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UK Businesses Callous Towards Data Security

A great part of small and medium size businesses have protected their computer systems with anti-virus software but are clueless about other equally important authentication and cyber security related software, warned a public body.

A research conducted by Get Safe Online, a joint body of the UK government and the Serious Organized Crime Agency (SOCA), has found that 44% of the UK's business houses have fallen victims to online crimes, like identity fraud and data theft. 18% of them have also been attacked by hackers or been subjected to phishing in the last two years.

Businesses stand the risk of damage to their reputation if hackers sneak into their databases having sensitive personal information of its customers. This can result in identity theft leading to credit card fraud. Prohibiting certain websites as well as restricting social networking sites can avert the staff from passing on information or revealing networks to possible security threats, either intentionally or out of ignorance.

According to the survey by Get Safe Online, greater consumer confidence regarding online data security is a prime concern for most businesses dealing in e-commerce, for any infringement of security would severely tarnish their reputation. The reason is identified by some latest studies that says that customers tend to migrate away when organizations fail to protect their sensitive personal identification information.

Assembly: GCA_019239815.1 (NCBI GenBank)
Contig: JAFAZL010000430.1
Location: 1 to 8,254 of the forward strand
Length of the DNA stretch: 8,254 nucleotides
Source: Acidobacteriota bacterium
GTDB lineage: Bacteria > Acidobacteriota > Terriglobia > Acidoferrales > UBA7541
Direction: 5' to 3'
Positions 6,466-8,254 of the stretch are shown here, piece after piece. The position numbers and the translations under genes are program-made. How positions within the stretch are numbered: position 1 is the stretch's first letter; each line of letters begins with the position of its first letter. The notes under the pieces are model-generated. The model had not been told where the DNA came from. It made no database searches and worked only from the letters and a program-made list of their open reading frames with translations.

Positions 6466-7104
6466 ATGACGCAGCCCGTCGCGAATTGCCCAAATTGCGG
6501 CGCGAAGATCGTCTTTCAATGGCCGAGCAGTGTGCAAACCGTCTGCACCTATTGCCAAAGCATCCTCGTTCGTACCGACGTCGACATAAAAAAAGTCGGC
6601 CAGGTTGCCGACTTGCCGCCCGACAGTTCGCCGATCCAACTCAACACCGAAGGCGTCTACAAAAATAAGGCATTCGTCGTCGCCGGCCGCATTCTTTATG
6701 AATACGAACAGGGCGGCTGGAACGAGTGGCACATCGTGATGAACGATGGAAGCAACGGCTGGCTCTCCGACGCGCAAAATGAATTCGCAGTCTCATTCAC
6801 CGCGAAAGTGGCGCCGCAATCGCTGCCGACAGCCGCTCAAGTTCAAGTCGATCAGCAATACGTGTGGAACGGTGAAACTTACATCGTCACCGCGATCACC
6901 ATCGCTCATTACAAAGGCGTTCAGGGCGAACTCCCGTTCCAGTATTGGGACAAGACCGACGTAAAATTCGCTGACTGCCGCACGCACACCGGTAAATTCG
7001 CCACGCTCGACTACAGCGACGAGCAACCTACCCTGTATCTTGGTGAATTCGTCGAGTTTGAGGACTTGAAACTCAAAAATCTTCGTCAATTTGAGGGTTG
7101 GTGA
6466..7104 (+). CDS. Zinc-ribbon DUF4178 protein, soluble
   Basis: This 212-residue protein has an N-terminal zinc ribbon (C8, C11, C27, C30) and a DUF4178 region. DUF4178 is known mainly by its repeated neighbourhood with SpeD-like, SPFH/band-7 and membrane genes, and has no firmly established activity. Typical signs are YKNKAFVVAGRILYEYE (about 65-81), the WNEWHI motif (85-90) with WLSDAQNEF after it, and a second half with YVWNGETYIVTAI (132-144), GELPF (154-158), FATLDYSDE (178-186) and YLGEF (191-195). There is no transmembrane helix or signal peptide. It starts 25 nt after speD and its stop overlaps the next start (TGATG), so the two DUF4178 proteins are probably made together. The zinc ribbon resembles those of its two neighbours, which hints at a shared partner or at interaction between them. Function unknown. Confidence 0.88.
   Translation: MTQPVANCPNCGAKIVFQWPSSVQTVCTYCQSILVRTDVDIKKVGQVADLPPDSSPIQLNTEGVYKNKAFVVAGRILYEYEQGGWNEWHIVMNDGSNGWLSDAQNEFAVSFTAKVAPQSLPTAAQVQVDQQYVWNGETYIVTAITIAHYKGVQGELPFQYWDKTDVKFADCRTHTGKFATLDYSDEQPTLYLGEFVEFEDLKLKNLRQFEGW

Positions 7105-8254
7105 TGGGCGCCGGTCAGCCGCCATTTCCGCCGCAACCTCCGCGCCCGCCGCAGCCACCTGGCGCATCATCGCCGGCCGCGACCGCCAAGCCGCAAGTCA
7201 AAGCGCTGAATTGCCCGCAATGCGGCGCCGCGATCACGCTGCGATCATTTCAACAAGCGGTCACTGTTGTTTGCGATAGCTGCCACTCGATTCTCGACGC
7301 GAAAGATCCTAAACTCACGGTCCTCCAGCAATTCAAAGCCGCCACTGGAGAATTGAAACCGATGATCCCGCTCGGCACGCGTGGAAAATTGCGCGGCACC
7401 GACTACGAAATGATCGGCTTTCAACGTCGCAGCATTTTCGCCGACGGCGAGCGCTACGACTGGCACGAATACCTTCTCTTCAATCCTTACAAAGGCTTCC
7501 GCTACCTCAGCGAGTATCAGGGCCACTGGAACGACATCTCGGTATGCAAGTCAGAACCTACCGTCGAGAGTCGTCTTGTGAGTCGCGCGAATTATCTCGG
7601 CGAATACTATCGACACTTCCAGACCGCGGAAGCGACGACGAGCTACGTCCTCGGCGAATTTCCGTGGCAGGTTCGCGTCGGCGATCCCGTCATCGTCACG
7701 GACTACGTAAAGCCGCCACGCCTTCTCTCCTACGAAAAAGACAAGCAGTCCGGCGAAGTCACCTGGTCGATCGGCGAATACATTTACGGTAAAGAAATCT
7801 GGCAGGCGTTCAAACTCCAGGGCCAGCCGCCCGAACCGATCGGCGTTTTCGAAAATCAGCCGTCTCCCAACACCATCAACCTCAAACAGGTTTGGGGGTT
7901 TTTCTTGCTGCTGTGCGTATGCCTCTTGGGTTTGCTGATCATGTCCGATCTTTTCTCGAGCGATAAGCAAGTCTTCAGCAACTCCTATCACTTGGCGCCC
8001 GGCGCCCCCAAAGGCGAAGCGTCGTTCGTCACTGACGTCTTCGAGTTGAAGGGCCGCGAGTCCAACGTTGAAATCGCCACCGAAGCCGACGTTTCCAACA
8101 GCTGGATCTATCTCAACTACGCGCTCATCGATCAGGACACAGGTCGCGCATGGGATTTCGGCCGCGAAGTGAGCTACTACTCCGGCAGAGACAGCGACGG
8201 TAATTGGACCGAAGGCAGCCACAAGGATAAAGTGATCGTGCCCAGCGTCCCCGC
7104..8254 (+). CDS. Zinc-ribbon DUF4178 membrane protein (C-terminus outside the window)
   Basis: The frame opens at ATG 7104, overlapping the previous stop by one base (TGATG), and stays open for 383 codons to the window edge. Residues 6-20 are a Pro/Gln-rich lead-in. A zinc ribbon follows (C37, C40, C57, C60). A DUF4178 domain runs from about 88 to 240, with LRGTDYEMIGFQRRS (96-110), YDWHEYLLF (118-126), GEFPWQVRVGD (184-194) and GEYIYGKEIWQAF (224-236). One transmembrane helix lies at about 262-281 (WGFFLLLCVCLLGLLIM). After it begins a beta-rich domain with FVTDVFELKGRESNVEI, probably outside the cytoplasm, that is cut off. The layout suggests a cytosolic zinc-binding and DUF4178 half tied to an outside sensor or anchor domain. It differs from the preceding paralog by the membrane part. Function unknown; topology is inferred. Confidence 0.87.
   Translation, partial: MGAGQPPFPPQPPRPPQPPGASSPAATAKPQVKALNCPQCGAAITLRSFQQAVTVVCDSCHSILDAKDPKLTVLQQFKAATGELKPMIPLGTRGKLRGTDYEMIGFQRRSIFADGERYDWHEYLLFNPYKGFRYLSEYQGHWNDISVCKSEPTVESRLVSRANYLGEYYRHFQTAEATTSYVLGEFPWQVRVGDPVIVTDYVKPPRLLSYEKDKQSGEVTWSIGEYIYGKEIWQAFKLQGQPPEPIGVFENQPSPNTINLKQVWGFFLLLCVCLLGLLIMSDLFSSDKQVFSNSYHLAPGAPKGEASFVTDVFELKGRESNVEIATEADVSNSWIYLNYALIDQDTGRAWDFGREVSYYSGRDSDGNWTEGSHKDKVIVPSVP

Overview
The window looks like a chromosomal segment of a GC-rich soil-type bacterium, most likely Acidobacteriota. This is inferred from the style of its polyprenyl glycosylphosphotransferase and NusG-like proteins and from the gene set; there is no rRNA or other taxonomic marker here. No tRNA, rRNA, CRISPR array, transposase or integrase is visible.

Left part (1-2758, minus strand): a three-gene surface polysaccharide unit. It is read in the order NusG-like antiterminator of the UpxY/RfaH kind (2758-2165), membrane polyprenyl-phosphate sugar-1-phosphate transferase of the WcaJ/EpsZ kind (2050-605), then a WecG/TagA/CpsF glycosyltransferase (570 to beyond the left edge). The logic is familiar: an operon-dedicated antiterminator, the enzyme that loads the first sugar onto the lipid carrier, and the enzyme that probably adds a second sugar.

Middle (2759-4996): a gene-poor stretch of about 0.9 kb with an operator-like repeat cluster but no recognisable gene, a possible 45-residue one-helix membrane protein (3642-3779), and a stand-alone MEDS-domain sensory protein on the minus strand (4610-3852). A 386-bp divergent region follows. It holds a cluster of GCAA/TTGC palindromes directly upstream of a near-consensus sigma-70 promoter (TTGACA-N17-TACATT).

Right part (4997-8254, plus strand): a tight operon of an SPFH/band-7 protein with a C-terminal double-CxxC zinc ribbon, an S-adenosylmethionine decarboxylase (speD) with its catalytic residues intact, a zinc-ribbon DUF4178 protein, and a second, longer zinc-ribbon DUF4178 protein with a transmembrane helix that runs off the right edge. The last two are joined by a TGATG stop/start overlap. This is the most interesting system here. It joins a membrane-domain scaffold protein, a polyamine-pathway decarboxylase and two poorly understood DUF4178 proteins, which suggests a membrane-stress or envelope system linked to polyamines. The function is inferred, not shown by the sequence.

Observing the significance of online data security of customer, Tony Neate, Managing Director of Get Safe Online, said that more than 90% of small businesses possess firewall and anti-virus protection but anti-spyware is a non-concern, as per the news published by ihotdesk on December 11, 2007. He also added that many people do not understand that anti-spyware is different from anti-virus.

A small account on spyware says that it is very much like a virus except that it is a potentially unwanted program which invades and runs on the computer. It doesn't attempt to jump over to other systems. It usually enters through installation along with any other program, say a file-sharing application in a computer peer group. However, spywares are increasingly merging with other viruses, making it more difficult to avoid and eradicate them.

Related article: US Passes Baton to Asia in Spam Relay

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